A key New Age connection between the spiritual and physical realms involves esoteric energies that resemble a veritable “electromagnetic” dimension of wellness. [59, 60] The names of the energies change—life force, universal innate intelligence, psychic, parapsychological, psi, astral, spiritual vital force—but they inevitably elude scientific detection. [61] Healers can transmit these forces. Devices and substances that emit them, such as radionic machines, magnetic devices, pyramids, crystals, and other electromagnetic gadgets, are constantly being incarnated. The health influence of planets and stars and some medical astrology could be considered another type of such energy. [62] Healing energy therapies not explicitly connected to the New Age, such as “therapeutic touch” (often applied by nurses) [63] and “laying-on of hands” [64], can ultimately be traced here. New “energy” forces are being recruited from Asia. Chinese qigong [65] and Japanese Reiki [66], while obviously not originally New Age, find it a hospitable environment for cross-cultural migration. [61]

Sometimes the religious and health domains are bridged through “clairvoyant physicians” or the healing presence of the spirits, religious icons, or leaders. [67–70] Best-selling books by spirit mediums who describe spiritual healing for “incurable diseases and maladies” help keep the phenomena in prominent view. [71] A third type of New Age healing connection between the cosmos and human health operates through “mind” forces and can also be considered a subcategory of CAM psychological intervention (see following discussion).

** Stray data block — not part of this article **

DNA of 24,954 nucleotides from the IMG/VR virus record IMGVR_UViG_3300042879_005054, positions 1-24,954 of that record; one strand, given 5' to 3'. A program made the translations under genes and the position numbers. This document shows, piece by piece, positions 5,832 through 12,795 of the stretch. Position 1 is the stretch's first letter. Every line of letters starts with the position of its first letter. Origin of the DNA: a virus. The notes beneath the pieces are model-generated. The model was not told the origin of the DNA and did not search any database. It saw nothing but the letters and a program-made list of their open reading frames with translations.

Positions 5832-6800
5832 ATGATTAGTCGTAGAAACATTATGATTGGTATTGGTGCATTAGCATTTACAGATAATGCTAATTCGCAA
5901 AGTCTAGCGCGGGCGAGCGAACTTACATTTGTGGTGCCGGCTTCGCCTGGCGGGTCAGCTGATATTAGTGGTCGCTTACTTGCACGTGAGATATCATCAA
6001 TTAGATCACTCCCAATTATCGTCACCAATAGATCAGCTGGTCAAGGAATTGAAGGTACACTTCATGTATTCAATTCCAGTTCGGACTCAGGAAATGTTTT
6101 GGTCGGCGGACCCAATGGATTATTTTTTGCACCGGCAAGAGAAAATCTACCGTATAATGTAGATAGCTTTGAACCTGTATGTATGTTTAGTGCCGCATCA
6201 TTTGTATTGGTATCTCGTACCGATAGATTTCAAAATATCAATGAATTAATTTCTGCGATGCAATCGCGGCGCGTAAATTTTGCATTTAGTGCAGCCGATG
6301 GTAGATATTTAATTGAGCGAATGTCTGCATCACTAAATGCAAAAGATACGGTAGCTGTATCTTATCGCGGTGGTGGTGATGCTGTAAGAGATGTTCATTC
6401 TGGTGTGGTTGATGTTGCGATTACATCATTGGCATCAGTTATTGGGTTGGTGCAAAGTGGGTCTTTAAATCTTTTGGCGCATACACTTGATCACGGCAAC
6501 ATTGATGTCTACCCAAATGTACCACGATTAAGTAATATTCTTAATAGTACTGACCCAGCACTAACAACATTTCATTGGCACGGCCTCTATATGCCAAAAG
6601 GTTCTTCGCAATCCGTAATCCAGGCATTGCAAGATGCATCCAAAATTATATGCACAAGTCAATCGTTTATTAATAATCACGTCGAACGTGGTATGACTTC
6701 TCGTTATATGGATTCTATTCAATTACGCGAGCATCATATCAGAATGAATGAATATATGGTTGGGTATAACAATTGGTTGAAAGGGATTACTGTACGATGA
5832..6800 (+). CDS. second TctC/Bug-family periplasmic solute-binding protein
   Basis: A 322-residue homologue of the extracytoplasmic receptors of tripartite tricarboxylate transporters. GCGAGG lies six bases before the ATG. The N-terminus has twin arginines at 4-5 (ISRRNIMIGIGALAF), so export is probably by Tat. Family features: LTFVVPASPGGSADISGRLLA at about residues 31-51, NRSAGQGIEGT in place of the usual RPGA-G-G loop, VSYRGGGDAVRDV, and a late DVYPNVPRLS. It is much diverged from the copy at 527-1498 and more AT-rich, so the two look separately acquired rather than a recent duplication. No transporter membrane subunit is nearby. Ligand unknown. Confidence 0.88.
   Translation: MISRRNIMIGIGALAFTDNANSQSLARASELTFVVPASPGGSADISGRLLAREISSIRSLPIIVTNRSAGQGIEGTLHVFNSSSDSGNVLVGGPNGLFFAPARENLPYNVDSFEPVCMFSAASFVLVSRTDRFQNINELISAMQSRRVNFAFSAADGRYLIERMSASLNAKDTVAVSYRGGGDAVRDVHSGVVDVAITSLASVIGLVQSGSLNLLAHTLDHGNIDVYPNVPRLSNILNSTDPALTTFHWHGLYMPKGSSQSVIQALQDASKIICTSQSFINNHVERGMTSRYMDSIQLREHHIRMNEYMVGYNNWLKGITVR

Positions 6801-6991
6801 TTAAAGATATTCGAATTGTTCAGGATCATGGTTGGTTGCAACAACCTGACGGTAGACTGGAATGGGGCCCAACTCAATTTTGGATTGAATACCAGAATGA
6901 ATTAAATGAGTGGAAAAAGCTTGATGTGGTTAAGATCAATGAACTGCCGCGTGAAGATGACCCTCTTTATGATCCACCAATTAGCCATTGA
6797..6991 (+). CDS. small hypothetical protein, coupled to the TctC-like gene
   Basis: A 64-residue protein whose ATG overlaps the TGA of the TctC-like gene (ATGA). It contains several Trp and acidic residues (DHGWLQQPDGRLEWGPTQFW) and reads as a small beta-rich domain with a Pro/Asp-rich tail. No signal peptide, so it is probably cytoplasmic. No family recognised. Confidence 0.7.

Psychological Interventions: Mind Cure and “Mind–Body” Medicine

Psychotherapeutics in CAM has two sources: one that is purely CAM and one that overlaps with conventional psychological interventions. In the scholarly literature, the exclusively CAM psychological tradition is referred to as Mind Cure or New Thought. [17, 72–74] These therapies, which can include a myriad assortment of visualizations, affirmations, intentions, meditations, and emotional release techniques, all share a single point: Mental forces are the preeminent arbiters of health. Psychotherapists affiliated with CAM believe that the mind is the most dominant agency for restoring well-being and maintaining health. The notions that “What you think is what is real” and that “Your emotions determine cancer or other major disease” are dogma repeated over and over like mantras. Such bestsellers as Bernie Siegel’s Love, Medicine and Miracles and Deepak Chopra’s Ageless Body, Timeless Mind: The Quantum Alternative to Growing Old testify to the appeal of these beliefs.

The other sector of CAM “mind–body” therapies merges into conventional psychotherapy and cognitive– behavioral interventions. The relationship can be confusing or can produce gray areas. Generally speaking, in conventional medicine, psychotherapeutics is conceded only limited agency and is primarily used to treat psychological problems or to help patients cope when conventional treatments are not available or are insufficient. Psychotherapeutics remains a subordinate component of the conventional medical system. [75, 76]